Use this URL to cite or link to this record in EThOS: http://ethos.bl.uk/OrderDetails.do?uin=uk.bl.ethos.660910
Title: Infrared array spectroscopy with Cooled Grating Spectrometer 4
Author: Ramsay, S. K.
Awarding Body: University of Edinburgh
Current Institution: University of Edinburgh
Date of Award: 1993
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Abstract:
The work contained in this thesis is concerned with the design and construction of a near-infrared spectrometer for astronomical applications, Cooled Grating Spectrometer 4 (CGS4). The results of two observational projects carried out with the instrument on the United Kingdom Infrared Telescope are presented. CGS4 is one of the first infrared spectrometers to incorporate a 2D detector array, and the design of the spectrometer is driven by the desire to maximise the improvements in sensitivity which can be obtained with such an array. The need for high throughput and good image quality is discussed, and the way in which they have been achieved outlined. Other factors which affect the sensitivity of the instrument are the sky-background emission, thermal background from the instrument and telescope and detector noise. The method by which each of these is minimised is outlined. CGS4 was designed as an instrument which could be applied to the disparate projects which benefit from observations in the NIR waveband range. These include observations of molecules in star-forming regions, studies of emission lines from active galactic nuclei, and studies of gas dynamics. Two aspects of optimising observations in the NIR are discussed in detail. For observations in the 1-2,3μm region, emission from hydroxyl in the Earth's atmosphere dominates the sky background. The intensity of the line emission from OH varies by ~10% on timescales of ~10mins. As a result, on-source exposure times should be restricted to 60s, setting a fundamental limit to the sensitivity achievable for observations of extended sources. Flat-fielding a 2D array spectrometer, to calibrate the relative gains of the pixels, is another area which is explored in this work. The reasons for excluding the methods used for optical astronomy and NIR imaging are discussed. The solution for CGS4 was to provide a tailor-made 'calibration unit'. The design of this unit and the resulting success in flat-fielding observations is detailed.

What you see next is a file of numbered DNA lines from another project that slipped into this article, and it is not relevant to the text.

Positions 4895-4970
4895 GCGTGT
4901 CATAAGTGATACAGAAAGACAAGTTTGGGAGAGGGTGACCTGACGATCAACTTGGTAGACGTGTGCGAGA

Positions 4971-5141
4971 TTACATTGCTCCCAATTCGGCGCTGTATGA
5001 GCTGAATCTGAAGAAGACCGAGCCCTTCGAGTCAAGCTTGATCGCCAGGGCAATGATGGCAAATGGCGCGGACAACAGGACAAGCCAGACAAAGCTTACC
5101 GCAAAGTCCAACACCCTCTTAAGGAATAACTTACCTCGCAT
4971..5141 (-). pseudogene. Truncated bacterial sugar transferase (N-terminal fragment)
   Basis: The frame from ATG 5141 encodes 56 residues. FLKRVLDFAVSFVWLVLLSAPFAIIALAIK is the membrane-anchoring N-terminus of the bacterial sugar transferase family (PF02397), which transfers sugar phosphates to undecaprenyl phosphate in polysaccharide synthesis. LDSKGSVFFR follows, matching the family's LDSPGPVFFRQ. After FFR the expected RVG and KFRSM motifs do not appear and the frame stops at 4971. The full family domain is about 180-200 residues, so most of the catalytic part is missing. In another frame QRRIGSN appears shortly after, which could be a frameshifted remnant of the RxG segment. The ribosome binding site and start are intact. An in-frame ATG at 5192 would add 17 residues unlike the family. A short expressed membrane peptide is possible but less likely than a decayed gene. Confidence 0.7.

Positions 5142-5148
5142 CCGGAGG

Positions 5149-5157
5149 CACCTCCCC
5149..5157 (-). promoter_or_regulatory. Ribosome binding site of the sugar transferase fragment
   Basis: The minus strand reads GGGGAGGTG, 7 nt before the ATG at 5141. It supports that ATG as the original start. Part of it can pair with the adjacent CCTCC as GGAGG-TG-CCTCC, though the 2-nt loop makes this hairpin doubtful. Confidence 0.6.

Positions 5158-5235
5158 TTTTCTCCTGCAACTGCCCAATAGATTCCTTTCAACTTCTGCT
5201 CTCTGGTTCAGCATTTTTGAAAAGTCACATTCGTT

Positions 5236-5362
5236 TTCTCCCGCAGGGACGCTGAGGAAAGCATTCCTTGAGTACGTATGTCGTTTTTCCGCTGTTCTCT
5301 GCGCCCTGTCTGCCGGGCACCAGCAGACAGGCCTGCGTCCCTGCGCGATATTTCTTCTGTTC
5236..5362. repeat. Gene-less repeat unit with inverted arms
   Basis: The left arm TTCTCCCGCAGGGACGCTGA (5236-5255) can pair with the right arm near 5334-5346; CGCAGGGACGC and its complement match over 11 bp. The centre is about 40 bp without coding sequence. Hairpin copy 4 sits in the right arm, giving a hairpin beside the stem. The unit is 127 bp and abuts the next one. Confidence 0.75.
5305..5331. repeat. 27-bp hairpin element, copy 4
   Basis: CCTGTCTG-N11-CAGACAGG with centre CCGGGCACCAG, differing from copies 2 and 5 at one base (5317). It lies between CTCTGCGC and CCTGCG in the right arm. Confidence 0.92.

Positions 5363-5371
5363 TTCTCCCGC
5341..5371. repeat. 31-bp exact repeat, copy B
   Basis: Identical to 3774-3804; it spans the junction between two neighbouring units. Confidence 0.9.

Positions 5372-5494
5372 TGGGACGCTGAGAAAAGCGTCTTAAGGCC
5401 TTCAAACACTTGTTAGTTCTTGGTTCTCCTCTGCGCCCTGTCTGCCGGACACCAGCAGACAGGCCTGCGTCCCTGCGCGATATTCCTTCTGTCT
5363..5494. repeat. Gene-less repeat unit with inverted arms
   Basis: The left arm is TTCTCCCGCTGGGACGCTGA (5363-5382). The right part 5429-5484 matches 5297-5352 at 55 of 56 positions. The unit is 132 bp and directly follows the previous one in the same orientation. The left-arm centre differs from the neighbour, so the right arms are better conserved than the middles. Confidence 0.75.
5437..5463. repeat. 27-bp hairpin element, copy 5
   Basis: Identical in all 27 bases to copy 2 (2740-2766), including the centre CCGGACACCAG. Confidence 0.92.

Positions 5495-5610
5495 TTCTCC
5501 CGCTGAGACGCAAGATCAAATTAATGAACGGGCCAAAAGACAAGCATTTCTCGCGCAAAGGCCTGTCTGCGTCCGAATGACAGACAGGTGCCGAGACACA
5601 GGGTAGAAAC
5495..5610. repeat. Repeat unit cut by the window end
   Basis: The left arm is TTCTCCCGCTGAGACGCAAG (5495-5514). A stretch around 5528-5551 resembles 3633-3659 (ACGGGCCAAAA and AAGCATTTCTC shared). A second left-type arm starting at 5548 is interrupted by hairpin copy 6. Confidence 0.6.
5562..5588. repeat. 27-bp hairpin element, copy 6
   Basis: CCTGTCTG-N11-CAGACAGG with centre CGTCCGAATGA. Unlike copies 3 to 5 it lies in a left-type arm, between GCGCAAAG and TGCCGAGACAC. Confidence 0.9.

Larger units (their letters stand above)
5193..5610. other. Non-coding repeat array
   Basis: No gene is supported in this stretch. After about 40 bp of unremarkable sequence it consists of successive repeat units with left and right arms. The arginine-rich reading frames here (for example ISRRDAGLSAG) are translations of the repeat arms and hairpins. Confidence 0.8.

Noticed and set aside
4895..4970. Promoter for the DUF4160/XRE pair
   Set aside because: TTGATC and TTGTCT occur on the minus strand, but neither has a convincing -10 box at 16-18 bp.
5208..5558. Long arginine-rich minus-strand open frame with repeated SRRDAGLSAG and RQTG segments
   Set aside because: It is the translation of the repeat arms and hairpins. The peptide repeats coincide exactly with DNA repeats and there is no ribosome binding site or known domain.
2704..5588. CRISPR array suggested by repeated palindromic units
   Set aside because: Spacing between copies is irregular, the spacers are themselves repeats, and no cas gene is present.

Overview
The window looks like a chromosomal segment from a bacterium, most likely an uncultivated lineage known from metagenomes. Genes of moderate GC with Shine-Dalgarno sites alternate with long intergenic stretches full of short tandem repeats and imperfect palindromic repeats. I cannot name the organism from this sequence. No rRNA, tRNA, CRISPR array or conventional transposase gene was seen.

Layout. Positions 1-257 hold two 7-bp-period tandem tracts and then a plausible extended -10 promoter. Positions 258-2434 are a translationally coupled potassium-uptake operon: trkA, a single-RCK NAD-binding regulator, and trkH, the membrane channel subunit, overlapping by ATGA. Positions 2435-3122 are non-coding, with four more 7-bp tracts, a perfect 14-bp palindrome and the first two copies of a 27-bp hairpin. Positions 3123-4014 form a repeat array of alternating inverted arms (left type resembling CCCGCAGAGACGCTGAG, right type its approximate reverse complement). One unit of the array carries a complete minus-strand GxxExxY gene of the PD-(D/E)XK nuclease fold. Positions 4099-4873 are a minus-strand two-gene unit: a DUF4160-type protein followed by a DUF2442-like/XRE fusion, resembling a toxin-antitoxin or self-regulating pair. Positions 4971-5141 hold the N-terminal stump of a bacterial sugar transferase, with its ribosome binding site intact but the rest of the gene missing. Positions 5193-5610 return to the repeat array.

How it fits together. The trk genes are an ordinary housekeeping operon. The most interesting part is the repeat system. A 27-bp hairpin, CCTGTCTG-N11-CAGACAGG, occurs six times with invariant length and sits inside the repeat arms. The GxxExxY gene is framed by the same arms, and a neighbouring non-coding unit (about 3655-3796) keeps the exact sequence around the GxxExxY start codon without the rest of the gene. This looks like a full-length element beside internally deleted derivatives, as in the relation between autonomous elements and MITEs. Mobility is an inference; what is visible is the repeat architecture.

Supervisor: Not available Sponsor: Not available
Qualification Name: Thesis (Ph.D.) Qualification Level: Doctoral
EThOS ID: uk.bl.ethos.660910  DOI: Not available
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